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5 More Black Canadians Who Impacted Canadian History

When it comes to telling the story of Canadian history, the contributions of important Black Canadians are sometimes overlooked. These are 5 more Black Canadians who made important contributions to Canadian history.


Violet King (1929–1982)



As a child, Violet King dreamed of becoming a lawyer despite the absence of lawyers in Canada who looked like her. Nonetheless, King went to law school and became the first Black person to earn a law degree in the province of Alberta. After passing the bar, she became the first Black woman lawyer in Canada. King’s story not only speaks to her intelligence and perseverance but also highlights the importance of representation.



Rosemary Brown (1930–2003)



Feminist, activist, and politician Rosemary Brown was elected to British Colombia’s legislature in 1972, becoming the first Black woman elected to a Canadian legislature. Early in her political career, Brown became the first woman to run for leadership of a federal party when she ran for leadership of the federal New Democratic Party. Although her bid to lead the NDP was not successful, Brown’s political career was marked by advocacy for Canadian minorities and a focus on promoting equality.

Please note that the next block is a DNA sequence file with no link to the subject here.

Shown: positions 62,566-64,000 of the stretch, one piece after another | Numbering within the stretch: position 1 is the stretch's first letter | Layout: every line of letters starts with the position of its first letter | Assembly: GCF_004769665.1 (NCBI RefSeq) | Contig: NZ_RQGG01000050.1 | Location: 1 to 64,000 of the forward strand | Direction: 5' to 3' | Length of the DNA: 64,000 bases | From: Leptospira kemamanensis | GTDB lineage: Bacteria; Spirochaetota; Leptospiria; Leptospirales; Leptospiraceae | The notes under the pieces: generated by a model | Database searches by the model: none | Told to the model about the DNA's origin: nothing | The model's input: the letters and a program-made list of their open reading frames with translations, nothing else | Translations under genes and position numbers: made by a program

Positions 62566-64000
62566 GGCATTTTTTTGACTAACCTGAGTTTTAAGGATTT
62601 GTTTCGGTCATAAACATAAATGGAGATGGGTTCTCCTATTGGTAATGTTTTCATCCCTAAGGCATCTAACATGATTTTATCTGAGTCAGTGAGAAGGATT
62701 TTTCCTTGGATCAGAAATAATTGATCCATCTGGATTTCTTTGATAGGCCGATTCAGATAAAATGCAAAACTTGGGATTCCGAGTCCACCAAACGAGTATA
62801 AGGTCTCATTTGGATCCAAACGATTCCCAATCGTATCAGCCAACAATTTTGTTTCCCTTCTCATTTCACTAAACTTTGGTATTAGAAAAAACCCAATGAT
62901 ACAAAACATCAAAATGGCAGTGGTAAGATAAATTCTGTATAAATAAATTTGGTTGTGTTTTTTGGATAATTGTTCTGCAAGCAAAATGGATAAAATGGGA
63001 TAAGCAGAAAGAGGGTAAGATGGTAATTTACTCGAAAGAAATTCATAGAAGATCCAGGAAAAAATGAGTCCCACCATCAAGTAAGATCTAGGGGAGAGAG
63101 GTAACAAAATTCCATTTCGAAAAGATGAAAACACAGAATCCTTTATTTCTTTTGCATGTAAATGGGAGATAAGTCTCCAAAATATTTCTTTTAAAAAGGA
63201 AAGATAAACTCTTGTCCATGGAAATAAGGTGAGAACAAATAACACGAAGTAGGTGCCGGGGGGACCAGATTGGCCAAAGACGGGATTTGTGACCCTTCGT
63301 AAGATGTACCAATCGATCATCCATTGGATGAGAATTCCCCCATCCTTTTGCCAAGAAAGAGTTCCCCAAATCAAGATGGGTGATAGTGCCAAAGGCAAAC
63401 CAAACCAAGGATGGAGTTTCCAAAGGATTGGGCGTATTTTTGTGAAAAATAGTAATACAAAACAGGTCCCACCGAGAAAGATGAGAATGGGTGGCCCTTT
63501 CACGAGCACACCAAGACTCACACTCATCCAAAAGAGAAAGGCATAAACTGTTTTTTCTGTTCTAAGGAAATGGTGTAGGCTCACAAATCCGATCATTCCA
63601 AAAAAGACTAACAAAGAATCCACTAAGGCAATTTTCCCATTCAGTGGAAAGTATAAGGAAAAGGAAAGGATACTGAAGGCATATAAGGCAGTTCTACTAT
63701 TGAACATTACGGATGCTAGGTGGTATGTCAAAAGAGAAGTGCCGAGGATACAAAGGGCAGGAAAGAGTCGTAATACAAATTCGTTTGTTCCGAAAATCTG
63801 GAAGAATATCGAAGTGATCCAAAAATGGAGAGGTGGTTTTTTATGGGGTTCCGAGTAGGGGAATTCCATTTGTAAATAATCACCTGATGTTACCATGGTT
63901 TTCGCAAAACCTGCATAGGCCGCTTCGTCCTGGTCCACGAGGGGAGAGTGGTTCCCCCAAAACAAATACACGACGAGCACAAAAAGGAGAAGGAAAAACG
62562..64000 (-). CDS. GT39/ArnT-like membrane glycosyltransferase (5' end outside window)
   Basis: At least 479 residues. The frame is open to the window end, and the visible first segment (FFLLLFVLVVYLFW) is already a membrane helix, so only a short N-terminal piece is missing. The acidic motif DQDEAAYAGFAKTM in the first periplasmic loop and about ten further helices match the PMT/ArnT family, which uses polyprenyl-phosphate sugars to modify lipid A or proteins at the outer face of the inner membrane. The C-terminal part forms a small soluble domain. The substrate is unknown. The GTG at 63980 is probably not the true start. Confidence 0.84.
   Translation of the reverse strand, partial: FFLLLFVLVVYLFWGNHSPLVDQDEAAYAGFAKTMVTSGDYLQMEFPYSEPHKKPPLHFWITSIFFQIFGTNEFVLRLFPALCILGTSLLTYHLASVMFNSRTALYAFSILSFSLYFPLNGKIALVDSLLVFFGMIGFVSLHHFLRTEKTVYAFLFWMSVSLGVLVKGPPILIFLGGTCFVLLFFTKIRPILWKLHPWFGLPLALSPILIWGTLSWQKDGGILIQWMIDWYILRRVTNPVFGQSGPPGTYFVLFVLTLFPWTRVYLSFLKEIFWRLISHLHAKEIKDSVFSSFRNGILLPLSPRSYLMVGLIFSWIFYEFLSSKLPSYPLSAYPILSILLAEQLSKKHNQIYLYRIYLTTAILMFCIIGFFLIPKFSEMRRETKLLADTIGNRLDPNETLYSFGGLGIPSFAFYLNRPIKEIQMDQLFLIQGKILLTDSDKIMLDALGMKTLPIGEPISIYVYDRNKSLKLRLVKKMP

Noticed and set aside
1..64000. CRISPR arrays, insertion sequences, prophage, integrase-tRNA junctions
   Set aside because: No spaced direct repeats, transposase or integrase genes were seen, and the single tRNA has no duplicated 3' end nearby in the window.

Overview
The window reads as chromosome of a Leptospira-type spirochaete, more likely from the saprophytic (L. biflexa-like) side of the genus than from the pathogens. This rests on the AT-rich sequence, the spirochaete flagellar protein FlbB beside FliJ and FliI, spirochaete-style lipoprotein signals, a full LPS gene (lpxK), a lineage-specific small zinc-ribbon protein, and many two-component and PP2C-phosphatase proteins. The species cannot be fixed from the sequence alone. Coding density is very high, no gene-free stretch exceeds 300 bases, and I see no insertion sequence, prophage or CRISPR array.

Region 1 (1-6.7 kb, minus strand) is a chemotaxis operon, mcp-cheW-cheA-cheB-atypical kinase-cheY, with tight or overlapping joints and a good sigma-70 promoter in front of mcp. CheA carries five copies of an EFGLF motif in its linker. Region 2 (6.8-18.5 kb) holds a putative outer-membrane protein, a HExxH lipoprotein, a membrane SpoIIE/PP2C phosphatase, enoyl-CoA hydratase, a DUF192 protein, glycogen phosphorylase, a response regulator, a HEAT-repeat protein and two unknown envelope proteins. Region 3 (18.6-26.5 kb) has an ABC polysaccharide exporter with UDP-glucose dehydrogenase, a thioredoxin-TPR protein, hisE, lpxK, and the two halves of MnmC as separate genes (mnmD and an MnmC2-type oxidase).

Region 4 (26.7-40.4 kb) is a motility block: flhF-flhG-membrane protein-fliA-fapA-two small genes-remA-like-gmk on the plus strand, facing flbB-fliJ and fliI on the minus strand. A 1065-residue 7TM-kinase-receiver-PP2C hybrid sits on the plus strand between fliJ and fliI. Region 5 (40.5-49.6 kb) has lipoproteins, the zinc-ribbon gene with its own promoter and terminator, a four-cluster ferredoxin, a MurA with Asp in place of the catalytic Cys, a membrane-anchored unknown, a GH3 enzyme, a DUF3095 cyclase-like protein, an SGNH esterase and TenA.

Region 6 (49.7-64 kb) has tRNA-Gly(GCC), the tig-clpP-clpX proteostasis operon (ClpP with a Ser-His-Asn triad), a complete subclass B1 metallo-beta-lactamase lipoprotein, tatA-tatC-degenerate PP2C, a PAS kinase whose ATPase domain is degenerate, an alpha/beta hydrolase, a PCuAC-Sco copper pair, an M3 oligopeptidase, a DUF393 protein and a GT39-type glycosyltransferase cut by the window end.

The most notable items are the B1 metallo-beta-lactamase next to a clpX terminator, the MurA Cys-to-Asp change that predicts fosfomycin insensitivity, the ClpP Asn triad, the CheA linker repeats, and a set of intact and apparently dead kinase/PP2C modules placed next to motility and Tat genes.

Jean Augustine (b. 1937)



Politician and educator Jean Augustine became the first Black woman to be appointed to Canada’s federal Cabinet when she became the Secretary of State for Multiculturalism and the Status of Women. In her role, Augustine successfully advocated for federal recognition of the month of February as Black History Month. In 2007, Augustine was inducted as a Member of the Order of Canada in recognition of her contributions to Canadian politics.



Senator Anne Clare Cools (b. 1943)



In 1984, Clare Anne Cools became the first Black Senator in the Senate of Canada and the first Black woman senator in North America. Cools was a strong advocate for women and children, and survivors of domestic violence. When Cools retired from the Senate in 2018, she was its longest-serving member.


Michaëlle Jean (b. 1957)



Haitian Canadian journalist and filmmaker Michaëlle Jean became Canada’s first Black Governor General. As the Queen’s representative in Canada, she advocated for marginalized communities. Shortly after she completed her mandate as Governor General, in 2010, Haiti experienced a devastating earthquake. Jean served as the United Nations Educational, Scientific and Cultural Organization (UNESCO) Special Envoy for Haiti to support the country’s recovery efforts.

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